The Blog

Snapshot 5/17/19

Update post!

Currently listening: “It’s Been a Long, Long Time”-Helen Forrest, Harry James
Currently (re)reading: Little Women by Louisa May Alcott
Currently watching: Fruits Basket (2019)
Currently playing: Rune Factory 4

I’m glad spring is here. That means summer is right around the corner. But I’m not rushing, because light jacket weather is a MOOD right now. My mom gave me her old denim jacket and every opportunity I get to go outside I slip that baby on. It looks one that Usagi wears but like in the 90’s version of Sailor Moon. So do I feel like her a little bit when I wear that jacket? Yes, yes I do. Does that bring me joy? Yes, yes it does.

The past few weeks have been pretty rough. I was super sick, and I’m still not 100% yet but I’m getting there. I had plenty of time though to watch a few episodes of Sailor Moon Crystal. So far I like it, but I’m only on episode 13. It more closely follows the manga. Although, the original 90’s anime is still my favorite. It brings back so many memories. For example, the numerous times when my family went to the video store on the corner and I would rent all the movies on VHS. Not going to lie, I have probably seen Promise of the Rose a hundred times. True facts. I also started the new Fruits Basket series too. It started just when I needed it. All those nostalgic feels.

Schedule wise, my goal is to post one Living Life vignette every week. It is a series based on scenes I witness or am a part of IRL turned into an interesting story. So probably any day between Friday and Sunday a new post should be up. I’ll also try to do a Snapshot post every month (just like this post you’re currently reading lol) just to give a personal update and probably ramble on about Sailor Moon and Fruits Basket. I LOVE THEM BOTH SO MUCH.

Here are some of my posts since the last Snapshot update if you’re in need of reading material:

I know I rambled on about my denim jacket, but are there any clothes that you have a special attachment to? I’d love to talk in the comments!

Living Life #5 (a collection of vignettes)

The Pancake Lady

Every Sunday at 11:00 AM when Ms. Kerry would open her kitchen window, there would always be a line. It was an ordinary window, nothing special, in an ordinary yellow house, in an ordinary neighborhood with daisies in the garden and a little porch out front. Yet, it was still the most popular place on Flour Lane. Today when I arrived, with fifteen minutes to spare, I was second and Waff, of all people, was ahead of me. Needless to say I was peeved.

“How’d ya beat me?”

He curled his lip. Waff liked to curl his lip when he was feeling good. “I never went to bed.” To that even I allowed my eyes to widen, but then shrugged it off and scuffed my sneaker in the dirt. I didn’t feel peeved anymore. A little impressed even, but I couldn’t let Waff of all people know that.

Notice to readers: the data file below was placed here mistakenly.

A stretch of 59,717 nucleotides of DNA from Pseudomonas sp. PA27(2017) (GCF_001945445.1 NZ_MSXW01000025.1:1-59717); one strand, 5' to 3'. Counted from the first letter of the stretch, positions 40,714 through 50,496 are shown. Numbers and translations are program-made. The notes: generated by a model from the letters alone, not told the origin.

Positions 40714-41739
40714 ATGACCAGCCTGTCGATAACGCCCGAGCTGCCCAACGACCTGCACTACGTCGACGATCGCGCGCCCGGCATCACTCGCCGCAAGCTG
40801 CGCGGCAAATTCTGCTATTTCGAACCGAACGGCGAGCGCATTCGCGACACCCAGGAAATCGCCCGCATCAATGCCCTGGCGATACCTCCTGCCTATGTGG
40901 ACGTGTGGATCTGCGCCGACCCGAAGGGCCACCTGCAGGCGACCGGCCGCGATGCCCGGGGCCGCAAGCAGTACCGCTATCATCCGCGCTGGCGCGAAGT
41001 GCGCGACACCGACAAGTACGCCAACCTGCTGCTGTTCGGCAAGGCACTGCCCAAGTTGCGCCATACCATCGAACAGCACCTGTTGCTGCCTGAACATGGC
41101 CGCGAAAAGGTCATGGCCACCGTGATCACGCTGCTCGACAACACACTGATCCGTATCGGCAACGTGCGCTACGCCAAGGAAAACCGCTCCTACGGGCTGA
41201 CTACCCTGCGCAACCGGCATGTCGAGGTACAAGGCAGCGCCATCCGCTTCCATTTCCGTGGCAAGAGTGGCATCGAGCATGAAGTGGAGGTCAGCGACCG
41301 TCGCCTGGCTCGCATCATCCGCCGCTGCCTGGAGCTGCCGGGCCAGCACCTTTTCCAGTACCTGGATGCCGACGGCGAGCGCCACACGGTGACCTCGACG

Instead I let my habits get the better of me, and the snark, that Mama said I needed to stop letting out, slipped. “Your eyes are real puffy, Waff.”

“I’m a little tired.”

“Ya know, ya should have just woken up early.” I wasn’t very good at containing it though.

Waff’s lip uncurled. He pushed a hand to his head making all the blond hairs ruffle, and he reminded me of the old dog that wandered around the gas station looking for the scraps, his fur always mussed and his stare always droopy. Easy was what everyone called him because of the way he would bite all the hands that tried to feed him. Waff got bit twice before he learned, and I quickly learned to give Waff any bits I had for Easy.

Waff’s mouth hung open like he was looking for the right words and those were hard to come by for him, despite the fact that he loved to talk. He could go on and on about anything.

“I didn’t think of that.” he said finally. “For an eight year old, you’re pretty smart Frenchie.”

“Mama says that too, but she adds another word after smart.” I said and then added, “And she only says it when she’s mad at me.”

Waff laughed and bumped his shoulder into mine. “It’ll be worth it. How much longer?”

“Ya don’t have a watch?” In Waff defense, I don’t think many eight year olds did. Mama only gave it to me though so I would always be home on time for dinner.

Waff shook his head. “I asked but my Pa said I’d only lose it.”

I felt a bit bad so I told Waff the time, my snark on a tight leash. Only ten minutes left. Ten minutes though felt like a long time. “How long have you been out here Waff?”

He threw his hands in front of him. “Dunno.” He scratched his head. “But sometime before the rooster.” Miss Kerry had five chickens and one rooster, I could hear them clucking from behind the house.

“That’s a long time.” I swung my arms out and crossed them against my chest. Then put them down again because it was too hot. I leaned my head back against the house instead with a thump. Waff thumped too. But we both jumped when the window opened. It was Maple, Miss Kerry’s daughter.

“Will you two stop making a racket.” Maple took after her papa, which was why her hair was brown and longish. Miss Kerry had yellow hair that only reached far enough down to tickle her ears. Though if Gold wasn’t both of their last names, I wasn’t sure I would have thought they were related. Ya see I had never seen Maple’s papa. Or Mr. Kerry for that matter.